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Nairobi, Kenya
I an ex member of both 7 and 8 Squadron's of the Rhodesian war spending most of my operational time on Seven Squadron as a K Car gunner. I was credited for shooting down a fixed wing aircraft from a K Car on the 9 August 1979. This blog is from articles for research on a book which I HAVE HANDED THIS MANUSCRIPT OVER TO MIMI CAWOOD WHO WILL BE HANDLING THE PUBLICATION OF THE BOOK OF WHICH THERE WILL BE VERY LIMITED COPIES AVAILABLE Contact her on yebomimi@gmail.com The latest news is that the Editing is now done and we can expect to start sales and deliveries by the end of April 2011

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Saturday, May 16, 2009

1978 Keith Nelson RHODESIA

January 23, 1978 Vol. 9 No. 3 A U.S. Mercenary Maimed in Rhodesia Bravely Accepts the Cost of His CallingBy Frank W. Martin
Only a year ago Keith Nelson left his home in little Sycamore, Ill. to fight guerrillas in Rhodesia as a soldier of fortune. He was 25 years old. "Our society had grown complacent, and our lives were predictable," he explains. "I wanted to experience life outside of that—not just read about it in books." For six months, as a corporal in the Rhodesian infantry, Nelson worked as a medic near the border of Mozambique where guerrillas are bivouacked. Caring mainly for black Africans blasted apart by mines was "ugly work," he recalls, "but you did the best you could, and the more you saw the more callous you got. It was a job."

Nelson was eagerly awaiting transfer to Rhodesia's elite Selous Scouts when in June, on patrol with his combat squad, he tripped a mine loaded with six and a half pounds of TNT. "Three guys ahead of me apparently stepped over it," he recalls. "I stepped squarely on it. It was like jumping off a 70-foot ledge and hitting belly first. I tried to move my legs and couldn't. My right arm was torn up at the elbow and my little finger was gone."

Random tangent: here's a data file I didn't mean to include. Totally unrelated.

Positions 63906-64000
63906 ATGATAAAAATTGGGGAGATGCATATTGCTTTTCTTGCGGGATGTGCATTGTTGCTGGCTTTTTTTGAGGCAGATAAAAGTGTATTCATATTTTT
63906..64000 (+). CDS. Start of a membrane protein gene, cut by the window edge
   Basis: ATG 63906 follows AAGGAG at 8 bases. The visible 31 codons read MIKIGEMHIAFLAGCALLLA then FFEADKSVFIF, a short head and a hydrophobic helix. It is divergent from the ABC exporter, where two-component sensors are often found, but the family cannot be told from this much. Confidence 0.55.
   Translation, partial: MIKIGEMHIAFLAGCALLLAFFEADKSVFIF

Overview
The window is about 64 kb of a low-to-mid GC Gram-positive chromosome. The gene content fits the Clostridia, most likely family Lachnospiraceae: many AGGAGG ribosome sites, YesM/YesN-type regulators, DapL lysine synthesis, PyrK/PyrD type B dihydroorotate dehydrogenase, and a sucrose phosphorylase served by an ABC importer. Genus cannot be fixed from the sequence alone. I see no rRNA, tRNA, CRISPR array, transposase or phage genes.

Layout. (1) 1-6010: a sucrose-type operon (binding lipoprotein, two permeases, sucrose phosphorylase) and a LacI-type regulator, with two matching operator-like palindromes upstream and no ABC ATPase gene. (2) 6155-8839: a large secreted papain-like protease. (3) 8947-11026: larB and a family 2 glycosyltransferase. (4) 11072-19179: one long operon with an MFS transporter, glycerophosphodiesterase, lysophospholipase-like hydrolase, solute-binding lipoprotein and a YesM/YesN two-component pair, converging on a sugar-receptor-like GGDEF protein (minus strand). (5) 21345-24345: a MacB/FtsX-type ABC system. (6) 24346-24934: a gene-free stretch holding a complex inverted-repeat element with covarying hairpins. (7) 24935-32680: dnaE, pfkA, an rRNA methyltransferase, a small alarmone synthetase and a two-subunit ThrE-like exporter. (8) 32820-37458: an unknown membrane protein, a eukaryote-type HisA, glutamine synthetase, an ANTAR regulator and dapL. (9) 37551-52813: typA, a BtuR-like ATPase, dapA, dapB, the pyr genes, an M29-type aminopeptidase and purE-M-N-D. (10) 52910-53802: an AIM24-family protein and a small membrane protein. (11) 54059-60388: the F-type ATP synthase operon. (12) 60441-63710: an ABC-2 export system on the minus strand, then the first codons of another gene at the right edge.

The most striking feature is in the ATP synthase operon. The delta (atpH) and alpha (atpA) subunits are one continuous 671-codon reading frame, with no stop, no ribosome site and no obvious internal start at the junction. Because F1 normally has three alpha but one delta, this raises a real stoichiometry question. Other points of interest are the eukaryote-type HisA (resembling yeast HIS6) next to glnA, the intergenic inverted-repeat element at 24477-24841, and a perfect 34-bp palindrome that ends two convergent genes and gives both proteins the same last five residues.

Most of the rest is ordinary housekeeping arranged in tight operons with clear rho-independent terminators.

Clinging to consciousness, Nelson gave his buddies first-aid directions and told the doctor from nearby Mtoki how to dress the wounds until he could be airlifted to the capital city of Salisbury. Doctors there managed to save Nelson's mangled arm, but the blast had disintegrated his right leg from the knee down, his left from midcalf. Surgery was followed by five months of grueling daily therapy and an agonizing withdrawal from morphine. But Nelson was determined to be home for Christmas, and walking again—on artificial legs.

That he succeeded testifies not only to his own stubborn courage but to the loving care of his Rhodesian girlfriend, Mary Winship, a 2l-year-old civil service clerk who visited him in the hospital constantly, then took him into her parents' home and "treated me as a person—not as a cripple." But how does one explain Nelson's undimmed sense of war as adventure—even as recalled from a wheelchair? "Combat is the ultimate game," he insists. "You're not playing for points but for lives. I'm still enthralled and excited by it." He was one of an estimated 100 Americans in a foreign force of 1,000.